Vasoactive intestinal peptide gene polymorphisms, associated with its serum levels, predict treatment requirements in early rheumatoid arthritis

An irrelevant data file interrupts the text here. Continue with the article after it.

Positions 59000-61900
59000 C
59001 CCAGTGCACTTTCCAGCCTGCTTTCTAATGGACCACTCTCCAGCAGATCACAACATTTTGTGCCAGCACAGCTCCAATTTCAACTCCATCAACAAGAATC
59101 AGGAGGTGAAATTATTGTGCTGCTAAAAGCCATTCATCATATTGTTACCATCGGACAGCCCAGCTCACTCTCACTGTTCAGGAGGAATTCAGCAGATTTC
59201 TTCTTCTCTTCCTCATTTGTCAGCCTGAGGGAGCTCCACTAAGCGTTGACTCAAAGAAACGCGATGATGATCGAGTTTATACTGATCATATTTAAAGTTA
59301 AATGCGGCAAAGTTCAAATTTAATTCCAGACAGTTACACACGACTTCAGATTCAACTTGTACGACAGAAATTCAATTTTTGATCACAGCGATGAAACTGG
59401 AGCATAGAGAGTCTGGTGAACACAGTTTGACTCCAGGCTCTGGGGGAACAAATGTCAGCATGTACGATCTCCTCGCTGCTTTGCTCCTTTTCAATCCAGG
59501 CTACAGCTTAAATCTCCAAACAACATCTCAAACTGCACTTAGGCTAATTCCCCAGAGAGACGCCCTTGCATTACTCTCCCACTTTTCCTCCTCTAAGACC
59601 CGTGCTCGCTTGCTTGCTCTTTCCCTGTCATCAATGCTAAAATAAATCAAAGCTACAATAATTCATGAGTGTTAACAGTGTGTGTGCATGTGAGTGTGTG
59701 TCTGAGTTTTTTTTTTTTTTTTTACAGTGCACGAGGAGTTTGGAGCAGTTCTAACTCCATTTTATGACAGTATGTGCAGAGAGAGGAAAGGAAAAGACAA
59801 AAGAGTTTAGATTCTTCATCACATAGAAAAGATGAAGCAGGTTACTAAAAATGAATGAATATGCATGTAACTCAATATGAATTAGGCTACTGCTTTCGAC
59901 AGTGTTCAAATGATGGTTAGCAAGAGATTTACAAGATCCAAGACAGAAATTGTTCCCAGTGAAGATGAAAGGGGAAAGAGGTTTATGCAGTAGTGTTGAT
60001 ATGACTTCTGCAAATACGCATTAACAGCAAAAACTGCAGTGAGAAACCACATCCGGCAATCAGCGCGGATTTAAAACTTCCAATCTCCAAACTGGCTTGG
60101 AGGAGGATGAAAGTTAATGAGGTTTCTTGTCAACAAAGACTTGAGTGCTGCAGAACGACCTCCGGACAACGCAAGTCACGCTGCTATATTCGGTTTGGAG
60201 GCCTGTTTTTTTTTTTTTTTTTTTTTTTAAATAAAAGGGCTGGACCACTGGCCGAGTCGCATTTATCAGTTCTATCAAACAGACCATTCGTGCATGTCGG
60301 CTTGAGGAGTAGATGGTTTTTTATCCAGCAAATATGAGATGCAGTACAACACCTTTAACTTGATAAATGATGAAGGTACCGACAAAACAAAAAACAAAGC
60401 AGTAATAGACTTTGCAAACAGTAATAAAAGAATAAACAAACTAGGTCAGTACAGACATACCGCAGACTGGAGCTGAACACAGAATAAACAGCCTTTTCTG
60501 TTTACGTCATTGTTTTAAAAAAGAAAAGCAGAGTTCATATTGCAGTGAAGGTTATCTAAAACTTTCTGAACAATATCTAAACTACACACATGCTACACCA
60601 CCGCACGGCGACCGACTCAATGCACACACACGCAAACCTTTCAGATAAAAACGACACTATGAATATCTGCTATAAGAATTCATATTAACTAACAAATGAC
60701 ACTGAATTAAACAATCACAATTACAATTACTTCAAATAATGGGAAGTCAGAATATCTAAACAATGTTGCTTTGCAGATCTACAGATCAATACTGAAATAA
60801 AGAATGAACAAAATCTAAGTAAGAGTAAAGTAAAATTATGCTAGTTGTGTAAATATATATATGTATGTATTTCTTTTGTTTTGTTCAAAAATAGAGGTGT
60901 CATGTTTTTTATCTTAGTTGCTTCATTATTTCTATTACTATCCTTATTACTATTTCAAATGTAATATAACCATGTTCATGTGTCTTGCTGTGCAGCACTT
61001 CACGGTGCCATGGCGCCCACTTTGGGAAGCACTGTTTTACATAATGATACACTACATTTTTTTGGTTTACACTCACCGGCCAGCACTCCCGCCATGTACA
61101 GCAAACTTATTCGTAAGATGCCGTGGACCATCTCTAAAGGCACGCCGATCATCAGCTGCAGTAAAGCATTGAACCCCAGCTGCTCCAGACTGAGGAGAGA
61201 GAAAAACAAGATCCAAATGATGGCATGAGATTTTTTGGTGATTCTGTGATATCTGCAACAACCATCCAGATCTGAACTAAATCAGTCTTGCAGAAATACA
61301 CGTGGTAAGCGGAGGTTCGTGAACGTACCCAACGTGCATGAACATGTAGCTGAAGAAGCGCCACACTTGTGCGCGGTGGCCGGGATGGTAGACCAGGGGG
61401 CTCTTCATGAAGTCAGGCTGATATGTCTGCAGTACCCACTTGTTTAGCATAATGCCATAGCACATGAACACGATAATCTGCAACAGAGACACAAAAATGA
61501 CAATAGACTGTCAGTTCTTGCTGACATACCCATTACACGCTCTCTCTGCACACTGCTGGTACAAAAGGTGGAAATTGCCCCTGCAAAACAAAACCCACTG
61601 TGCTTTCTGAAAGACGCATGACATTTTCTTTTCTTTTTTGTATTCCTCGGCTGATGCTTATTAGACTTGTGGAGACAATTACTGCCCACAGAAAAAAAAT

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We previously reported that early arthritis (EA) patients with low vasoactive intestinal peptide (VIP) serum levels demonstrate a worse clinical disease course. In this study, we analysed whether variants in the VIP gene correlated with its serum levels and clinical EA parameters. The VIP gene was sequenced in patients with extremely high/low VIP levels, measured by enzyme immunoassay. Sixteen single nucleotide polymorphisms (SNPs) were diferentially distributed between both groups, which were subsequently genotyped in two patients’ sets. We observed that patients with rs688136 CC genotype showed higher VIP levels in both discovery (n=91; p=0.033) and validation populations (n=131; p=0.007). This efect was attenuated by the presence of minor alleles rs35643203 and rs12201140, which showed a clear trend towards low VIP level association (p=0.118 and p=0.049, respectively). Functional studies with miR-205-5p, which has a target site in the 3′ UTR close to rs688136, revealed a miRNA-mediated regulatory mechanism explaining the higher VIP gene expression in homozygous patients. Moreover, patients with an rs688136 CC genotype and no minor alleles of the other polymorphisms required less treatment (p=0.009). We concluded that the identifcation of polymorphisms associated with VIP serum levels would complement the clinical assessment of the disease severity in rheumatoid arthritis patients.